Professional Jeweler Archive: Australia's Colorful Sapphires

September 2000

Gemstones & Pearls: News

Australia's Colorful Sapphires

The mostly blue and yellow gems also deliver an interesting mix of green

Australian sapphires have come a long way since they were first found along the Cudgegong-Macquarie Rivers in New South Wales in 1851. Once thought to be non-viable commercially, the country’s sapphire mines now rank as the most productive in the world.

No statistics exist on sapphire exports from Australia to the U.S., but you can assume most of the very dark blue ones in stores today originated in Australia. Also available are multicolored sapphires from Lava Fields in northern Queensland, distributed in the U.S. exclusively by William Smith of W&K Jewelry, Mesquite, TX. These sapphires are found in volcanic basalt vents and in alluvial watercourses near the vents. The main deposits of the region are called Wyandotte Hills and Mines Hill.

Mixing Colors

The multicolored sapphires were first brought to the attention of gem market consultant Stuart Robertson at Gemworld International, Northbrook, IL. They were described to him as particolored, a term usually used to describe variegated colors in tourmaline. The sapphire first appeared to have lively divisions of blue, yellow and green, but closer examination showed distinct blue and yellow zones.

In some of the faceted sapphires, the cutter combines these distinct zones in such a way they appear mostly green face-up. (In diffused illumination, however, distinct blue and yellow are visible.) The samples we observed were relatively inclusion-free, except for minute clouds of needles and small fingerprints.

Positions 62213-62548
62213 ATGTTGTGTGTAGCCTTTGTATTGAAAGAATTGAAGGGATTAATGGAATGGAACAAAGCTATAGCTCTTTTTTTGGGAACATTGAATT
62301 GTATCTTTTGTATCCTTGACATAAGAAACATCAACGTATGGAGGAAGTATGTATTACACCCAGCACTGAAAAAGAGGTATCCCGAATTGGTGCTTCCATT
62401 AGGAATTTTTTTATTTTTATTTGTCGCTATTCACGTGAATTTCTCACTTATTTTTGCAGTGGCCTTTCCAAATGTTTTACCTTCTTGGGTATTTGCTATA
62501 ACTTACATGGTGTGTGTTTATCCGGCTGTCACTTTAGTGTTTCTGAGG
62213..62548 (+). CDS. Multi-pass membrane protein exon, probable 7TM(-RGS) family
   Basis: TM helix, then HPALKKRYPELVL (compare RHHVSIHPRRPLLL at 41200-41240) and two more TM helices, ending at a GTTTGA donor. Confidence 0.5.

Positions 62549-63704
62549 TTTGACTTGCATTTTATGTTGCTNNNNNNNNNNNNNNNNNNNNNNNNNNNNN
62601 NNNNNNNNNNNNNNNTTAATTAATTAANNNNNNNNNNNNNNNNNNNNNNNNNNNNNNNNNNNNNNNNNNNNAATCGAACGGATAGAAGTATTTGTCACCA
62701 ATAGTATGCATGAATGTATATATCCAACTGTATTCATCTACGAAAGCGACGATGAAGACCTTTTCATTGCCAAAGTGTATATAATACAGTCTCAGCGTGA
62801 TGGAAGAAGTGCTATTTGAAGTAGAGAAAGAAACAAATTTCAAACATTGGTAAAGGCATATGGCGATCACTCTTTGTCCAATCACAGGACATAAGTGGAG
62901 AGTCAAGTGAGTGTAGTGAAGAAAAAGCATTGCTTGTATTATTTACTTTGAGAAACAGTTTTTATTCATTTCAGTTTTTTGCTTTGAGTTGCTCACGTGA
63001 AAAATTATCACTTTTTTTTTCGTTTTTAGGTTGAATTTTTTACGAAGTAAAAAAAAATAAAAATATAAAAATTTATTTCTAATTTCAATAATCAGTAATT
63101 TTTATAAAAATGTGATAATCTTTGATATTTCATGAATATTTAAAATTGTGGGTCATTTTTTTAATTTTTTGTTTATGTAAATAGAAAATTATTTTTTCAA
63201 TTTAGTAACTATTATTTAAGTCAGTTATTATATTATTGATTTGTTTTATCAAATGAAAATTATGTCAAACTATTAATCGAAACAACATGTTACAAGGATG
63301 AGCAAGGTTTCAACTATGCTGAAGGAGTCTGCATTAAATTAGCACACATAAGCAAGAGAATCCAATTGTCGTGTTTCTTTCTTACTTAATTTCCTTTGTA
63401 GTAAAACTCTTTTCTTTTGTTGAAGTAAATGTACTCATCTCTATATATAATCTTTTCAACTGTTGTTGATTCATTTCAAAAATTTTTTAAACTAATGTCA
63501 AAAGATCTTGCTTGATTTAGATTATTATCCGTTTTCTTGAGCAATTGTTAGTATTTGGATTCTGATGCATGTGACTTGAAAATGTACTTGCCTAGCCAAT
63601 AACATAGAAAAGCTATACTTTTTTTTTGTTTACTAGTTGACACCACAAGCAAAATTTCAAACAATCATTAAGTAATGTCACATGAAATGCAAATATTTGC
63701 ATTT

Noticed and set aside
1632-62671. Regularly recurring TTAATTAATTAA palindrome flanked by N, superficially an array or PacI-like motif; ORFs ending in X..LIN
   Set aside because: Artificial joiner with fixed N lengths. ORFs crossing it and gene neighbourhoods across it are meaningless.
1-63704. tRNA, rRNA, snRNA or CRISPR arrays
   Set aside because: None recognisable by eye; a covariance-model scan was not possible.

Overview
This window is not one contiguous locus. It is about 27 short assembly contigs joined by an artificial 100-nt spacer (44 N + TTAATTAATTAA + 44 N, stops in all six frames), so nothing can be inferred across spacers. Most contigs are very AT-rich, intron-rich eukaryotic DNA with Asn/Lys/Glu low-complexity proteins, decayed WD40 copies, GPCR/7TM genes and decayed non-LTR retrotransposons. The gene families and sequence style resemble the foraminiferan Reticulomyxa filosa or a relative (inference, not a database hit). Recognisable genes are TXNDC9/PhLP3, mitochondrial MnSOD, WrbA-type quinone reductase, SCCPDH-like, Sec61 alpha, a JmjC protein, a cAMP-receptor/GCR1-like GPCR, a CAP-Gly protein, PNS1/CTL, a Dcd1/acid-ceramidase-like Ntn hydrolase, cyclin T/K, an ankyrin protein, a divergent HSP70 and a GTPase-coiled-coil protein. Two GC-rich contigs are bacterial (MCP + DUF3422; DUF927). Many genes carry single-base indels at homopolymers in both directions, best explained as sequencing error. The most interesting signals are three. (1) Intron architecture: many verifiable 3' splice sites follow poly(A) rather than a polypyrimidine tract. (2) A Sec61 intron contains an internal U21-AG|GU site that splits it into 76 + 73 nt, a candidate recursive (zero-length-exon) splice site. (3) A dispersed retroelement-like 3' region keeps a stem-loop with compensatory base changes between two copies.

Australian sapphires generally have iron-rich colors such as dark blue (up to 95% of the total), yellow and green. The volcanic basalt in which they form gives them strong, angular color zoning, according to Ruby & Sapphire by Richard Hughes (RWH Publishing, Boulder, CO, 1997). This feature becomes more apparent in multicolored gemstones.

While emerald-cut sapphires allow the cutter to show 50-50 zones of color, other cuts tend to mix the colors like an artist’s palette. As a result most of these gems are one-of-a-kind. Meanwhile, pink and red (ruby) corundum is less prevalent in Australia, though some is available in the Hart’s Range mountains.

  • W&K Jewelry, Mesquite, TX; (972) 222-2740.

– by Robert Weldon, G.G.

The rough and faceted sapphires above appear green or show blue and yellow divisions face up. Described as particolored, they come from Lava Fields in Northern Queensland, Australia. Courtesy of W&K Jewelry, Mesquite, TX.
Right: Viewed against diffused lighting, distinct blue and yellow zones are visible through the pavilion. The sapphire faces up green. Courtesy of W&K Jewelry, Mesquite, TX.

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